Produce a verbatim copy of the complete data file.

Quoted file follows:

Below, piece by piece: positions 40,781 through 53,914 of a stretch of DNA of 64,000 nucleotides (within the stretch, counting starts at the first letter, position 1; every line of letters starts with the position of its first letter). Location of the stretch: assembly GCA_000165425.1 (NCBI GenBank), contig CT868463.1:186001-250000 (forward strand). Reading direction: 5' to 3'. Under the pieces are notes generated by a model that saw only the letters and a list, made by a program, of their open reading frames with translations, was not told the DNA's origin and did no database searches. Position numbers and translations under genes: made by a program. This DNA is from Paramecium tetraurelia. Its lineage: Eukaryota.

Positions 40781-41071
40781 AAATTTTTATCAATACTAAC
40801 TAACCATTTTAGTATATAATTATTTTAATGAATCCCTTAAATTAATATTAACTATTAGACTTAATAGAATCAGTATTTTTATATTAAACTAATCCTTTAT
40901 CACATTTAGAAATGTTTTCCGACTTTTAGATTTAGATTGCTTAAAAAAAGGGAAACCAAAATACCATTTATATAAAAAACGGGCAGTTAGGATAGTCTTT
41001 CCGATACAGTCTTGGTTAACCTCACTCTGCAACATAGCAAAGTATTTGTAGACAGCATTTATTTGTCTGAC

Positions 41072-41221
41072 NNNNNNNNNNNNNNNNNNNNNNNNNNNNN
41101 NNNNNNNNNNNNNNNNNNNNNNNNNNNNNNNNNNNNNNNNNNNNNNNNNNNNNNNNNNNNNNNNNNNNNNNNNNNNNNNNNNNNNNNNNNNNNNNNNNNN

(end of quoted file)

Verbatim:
Below, piece by piece: positions 40,781 through 53,914 of a stretch of DNA of 64,000 nucleotides (within the stretch, counting starts at the first letter, position 1; every line of letters starts with the position of its first letter). Location of the stretch: assembly GCA_000165425.1 (NCBI GenBank), contig CT868463.1:186001-250000 (forward strand). Reading direction: 5' to 3'. Under the pieces are notes generated by a model that saw only the letters and a list, made by a program, of their open reading frames with translations, was not told the DNA's origin and did no database searches. Position numbers and translations under genes: made by a program. This DNA is from Paramecium tetraurelia. Its lineage: Eukaryota.

Positions 40781-41071
40781 AAATTTTTATCAATACTAAC
40801 TAACCATTTTAGTATATAATTATTTTAATGAATCCCTTAAATTAATATTAACTATTAGACTTAATAGAATCAGTATTTTTATATTAAACTAATCCTTTAT
40901 CACATTTAGAAATGTTTTCCGACTTTTAGATTTAGATTGCTTAAAAAAAGGGAAACCAAAATACCATTTATATAAAAAACGGGCAGTTAGGATAGTCTTT
41001 CCGATACAGTCTTGGTTAACCTCACTCTGCAACATAGCAAAGTATTTGTAGACAGCATTTATTTGTCTGAC

Positions 41072-41221
41072 NNNNNNNNNNNNNNNNNNNNNNNNNNNNN
41101 NNNNNNNNNNNNNNNNNNNNNNNNNNNNNNNNNNNNNNNNNNNNNNNNNNNNNNNNNNNNNNNNNNNNNNNNNNNNNNNNNNNNNNNNNNNNNNNNNNNN